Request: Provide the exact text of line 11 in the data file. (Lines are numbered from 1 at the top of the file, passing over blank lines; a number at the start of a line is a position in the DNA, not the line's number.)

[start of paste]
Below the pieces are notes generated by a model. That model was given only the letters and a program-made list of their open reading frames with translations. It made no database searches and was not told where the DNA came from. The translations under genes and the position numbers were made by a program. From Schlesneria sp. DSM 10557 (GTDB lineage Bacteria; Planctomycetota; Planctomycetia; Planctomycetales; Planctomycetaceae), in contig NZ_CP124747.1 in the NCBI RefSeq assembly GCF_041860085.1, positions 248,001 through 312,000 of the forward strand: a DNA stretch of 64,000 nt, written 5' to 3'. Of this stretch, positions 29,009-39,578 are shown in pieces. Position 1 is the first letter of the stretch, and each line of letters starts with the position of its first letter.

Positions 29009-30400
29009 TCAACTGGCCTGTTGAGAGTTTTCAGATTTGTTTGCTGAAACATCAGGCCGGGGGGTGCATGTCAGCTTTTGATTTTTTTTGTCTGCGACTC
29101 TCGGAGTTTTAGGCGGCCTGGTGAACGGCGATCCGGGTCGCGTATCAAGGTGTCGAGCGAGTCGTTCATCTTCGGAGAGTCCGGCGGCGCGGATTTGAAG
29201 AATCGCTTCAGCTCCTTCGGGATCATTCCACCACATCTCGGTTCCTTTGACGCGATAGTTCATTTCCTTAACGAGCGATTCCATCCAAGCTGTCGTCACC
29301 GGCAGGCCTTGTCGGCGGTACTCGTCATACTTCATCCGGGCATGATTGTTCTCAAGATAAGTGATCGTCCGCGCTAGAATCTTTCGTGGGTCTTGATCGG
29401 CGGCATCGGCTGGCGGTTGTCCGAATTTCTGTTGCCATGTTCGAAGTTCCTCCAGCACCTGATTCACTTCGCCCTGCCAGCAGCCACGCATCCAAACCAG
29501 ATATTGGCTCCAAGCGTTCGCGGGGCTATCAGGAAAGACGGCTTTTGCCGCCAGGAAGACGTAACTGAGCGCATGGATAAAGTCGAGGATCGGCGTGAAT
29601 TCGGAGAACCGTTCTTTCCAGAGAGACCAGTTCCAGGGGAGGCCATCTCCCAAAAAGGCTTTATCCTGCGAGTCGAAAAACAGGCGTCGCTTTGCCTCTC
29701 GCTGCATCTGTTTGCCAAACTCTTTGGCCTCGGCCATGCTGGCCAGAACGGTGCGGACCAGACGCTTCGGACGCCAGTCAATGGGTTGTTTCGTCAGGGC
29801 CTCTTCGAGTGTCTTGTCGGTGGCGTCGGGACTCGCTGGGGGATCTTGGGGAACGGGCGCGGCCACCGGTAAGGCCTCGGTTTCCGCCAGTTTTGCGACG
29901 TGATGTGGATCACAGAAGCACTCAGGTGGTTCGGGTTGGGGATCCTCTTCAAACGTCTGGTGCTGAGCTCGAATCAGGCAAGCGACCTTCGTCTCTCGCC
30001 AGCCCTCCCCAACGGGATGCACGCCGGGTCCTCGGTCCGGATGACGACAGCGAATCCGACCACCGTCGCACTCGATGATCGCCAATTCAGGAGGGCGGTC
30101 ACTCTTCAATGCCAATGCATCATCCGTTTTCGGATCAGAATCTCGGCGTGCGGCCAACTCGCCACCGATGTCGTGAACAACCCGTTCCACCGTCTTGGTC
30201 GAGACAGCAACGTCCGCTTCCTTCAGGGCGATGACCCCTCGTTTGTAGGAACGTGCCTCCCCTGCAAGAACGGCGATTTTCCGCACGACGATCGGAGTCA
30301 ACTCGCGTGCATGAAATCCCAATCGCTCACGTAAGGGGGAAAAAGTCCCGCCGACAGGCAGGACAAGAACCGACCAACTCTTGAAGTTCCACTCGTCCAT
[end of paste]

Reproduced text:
29801 CTCTTCGAGTGTCTTGTCGGTGGCGTCGGGACTCGCTGGGGGATCTTGGGGAACGGGCGCGGCCACCGGTAAGGCCTCGGTTTCCGCCAGTTTTGCGACG